What would you say is the craziest thing you have ever done?

This interview.

Are there any little known things about you that most people would be surprised to learn?

That I have indeed done this interview.

How did becoming a father change your life? What do you feel is the most important thing to pass on to your children? What do you love most about being a parent?

It’s brilliant. If you have kids it does change your life, you see the world in a different way. Watching them grow up and hearing the things they come out with. It is challenging but at the same time very rewarding and I think it is fantastic, I love it.

As a native to the UK, what do you think about the current state of the nation? What do you think is the most pressing matter at hand in today’s political environment?

I don’t care about politics. I don’t even know who the Prime Minister is. Absolutely doesn’t bother me.

What do you love most about living in England?

I love the seasons.

Do you consider yourself religious? What are you feelings on the afterlife? Do you believe it possible for the soul to live on in some fashion after death?

I’m not particularly religious but I would like to think that death isn’t death and we’re dead and that’s it. The End. Could be. But let’s just think about life while we’re doing it.

What has it been like to work with Ricky Gervais and Stephen Merchant on Life Is Too Short?

It’s been an amazing experience. It has been hard work but we’re at this point when I talk to you almost finished filming the show. I’m very proud of what we’ve done and hope the world out there also is thrilled with it, enjoys it and embraces it, and gets it.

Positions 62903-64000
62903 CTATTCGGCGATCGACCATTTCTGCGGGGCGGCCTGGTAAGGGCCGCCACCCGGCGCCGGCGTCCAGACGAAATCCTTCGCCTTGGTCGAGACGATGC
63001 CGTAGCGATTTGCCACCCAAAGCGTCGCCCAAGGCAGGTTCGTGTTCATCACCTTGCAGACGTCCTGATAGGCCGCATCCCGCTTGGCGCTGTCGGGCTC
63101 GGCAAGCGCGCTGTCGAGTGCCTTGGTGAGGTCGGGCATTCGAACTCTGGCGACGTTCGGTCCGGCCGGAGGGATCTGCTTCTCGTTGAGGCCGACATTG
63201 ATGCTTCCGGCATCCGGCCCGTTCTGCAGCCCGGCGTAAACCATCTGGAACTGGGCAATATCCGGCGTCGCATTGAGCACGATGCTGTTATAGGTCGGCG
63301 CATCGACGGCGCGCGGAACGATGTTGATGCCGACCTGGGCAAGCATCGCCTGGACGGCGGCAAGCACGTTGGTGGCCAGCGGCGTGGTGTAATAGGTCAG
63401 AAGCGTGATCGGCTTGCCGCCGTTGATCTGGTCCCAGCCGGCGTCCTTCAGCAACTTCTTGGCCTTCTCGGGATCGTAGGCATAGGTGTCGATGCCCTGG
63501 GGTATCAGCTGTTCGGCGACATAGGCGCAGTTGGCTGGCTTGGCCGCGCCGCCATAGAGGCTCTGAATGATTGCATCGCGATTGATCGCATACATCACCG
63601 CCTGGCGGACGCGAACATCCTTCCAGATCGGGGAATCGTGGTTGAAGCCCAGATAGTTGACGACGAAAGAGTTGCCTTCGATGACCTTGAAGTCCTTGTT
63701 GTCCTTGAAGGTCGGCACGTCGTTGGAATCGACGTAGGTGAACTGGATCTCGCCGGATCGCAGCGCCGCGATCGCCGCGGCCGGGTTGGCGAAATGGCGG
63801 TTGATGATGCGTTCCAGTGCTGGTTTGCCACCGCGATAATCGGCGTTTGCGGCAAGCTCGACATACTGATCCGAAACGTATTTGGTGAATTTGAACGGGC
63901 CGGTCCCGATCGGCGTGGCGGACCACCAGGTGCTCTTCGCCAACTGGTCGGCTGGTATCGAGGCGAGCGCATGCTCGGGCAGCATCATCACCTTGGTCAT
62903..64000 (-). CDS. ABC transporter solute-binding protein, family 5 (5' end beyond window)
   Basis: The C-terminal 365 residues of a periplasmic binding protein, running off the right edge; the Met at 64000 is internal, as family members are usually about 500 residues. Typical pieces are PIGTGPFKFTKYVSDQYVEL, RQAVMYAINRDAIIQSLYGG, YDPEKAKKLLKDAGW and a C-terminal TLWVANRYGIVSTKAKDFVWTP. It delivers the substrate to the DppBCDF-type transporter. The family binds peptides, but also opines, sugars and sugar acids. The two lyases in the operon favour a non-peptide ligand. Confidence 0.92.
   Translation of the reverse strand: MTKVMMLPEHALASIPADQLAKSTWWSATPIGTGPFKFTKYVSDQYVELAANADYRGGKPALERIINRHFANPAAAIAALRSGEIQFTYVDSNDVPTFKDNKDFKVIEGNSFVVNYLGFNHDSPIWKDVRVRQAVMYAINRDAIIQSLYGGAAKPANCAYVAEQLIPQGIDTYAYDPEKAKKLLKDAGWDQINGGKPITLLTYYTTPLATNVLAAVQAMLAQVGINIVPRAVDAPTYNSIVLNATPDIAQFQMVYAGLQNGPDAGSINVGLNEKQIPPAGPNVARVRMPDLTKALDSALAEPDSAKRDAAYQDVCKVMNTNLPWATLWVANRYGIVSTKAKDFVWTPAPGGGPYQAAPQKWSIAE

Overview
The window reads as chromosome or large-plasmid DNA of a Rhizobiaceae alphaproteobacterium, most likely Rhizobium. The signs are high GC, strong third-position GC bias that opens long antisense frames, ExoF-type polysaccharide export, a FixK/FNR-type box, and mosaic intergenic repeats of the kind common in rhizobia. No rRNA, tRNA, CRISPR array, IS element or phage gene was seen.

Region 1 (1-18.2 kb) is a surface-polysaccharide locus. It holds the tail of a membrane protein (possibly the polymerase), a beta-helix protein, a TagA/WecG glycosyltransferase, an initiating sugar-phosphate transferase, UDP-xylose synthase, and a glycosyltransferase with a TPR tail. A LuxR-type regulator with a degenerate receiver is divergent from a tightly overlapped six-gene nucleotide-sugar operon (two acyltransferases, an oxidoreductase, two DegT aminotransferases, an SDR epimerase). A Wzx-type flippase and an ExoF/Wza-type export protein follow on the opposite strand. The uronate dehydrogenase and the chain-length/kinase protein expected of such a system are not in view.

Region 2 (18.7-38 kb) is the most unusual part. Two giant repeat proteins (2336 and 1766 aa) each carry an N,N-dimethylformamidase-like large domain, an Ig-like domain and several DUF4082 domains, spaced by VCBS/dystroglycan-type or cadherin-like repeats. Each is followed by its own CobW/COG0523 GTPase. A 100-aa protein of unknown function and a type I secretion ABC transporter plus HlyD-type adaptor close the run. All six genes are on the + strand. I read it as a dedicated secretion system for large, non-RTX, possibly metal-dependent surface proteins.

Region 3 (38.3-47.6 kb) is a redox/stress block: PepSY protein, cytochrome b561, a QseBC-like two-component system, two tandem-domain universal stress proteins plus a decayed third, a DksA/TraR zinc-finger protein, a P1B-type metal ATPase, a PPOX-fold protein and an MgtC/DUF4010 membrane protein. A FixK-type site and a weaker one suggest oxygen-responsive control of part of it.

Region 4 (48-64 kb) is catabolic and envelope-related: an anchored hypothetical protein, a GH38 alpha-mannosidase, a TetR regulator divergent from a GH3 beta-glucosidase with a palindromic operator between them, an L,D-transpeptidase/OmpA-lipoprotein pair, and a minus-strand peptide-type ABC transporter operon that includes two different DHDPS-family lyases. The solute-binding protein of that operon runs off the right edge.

What other projects are you working on at the moment?

Nothing else at the moment.

How do you hope to be remembered when your life is done?

Now that’s depressing. That’s not even the last question either; there is still another one after that? How do you hope to be remembered when your life is done? Bloody hell. I’m speechless.

What would you like to say to all of your fans in closing?

Is that before I’m dead? Or have they got to come and read my headstone? (laughs)

Thanks for watching.


Editors note: This interview originally ran in Haunted Magazine in the UK. To explain the weirdness of the questions, Warwick’s assistant had said, “There is no way he is going to answer all of these. They are just too personal. Write down some at the end to fill in what he will likely skip.” And that is how we ended up with this oddly worded little gem of an interview. It is also the first interview I had to transcribe entirely by hand, the old fashioned way. I appreciate the chance to learn. I do sincerely thank both, Oliver and Warwick, for giving me the chance to do this very early interview. It has meant the world to me. ~Tina Ayres.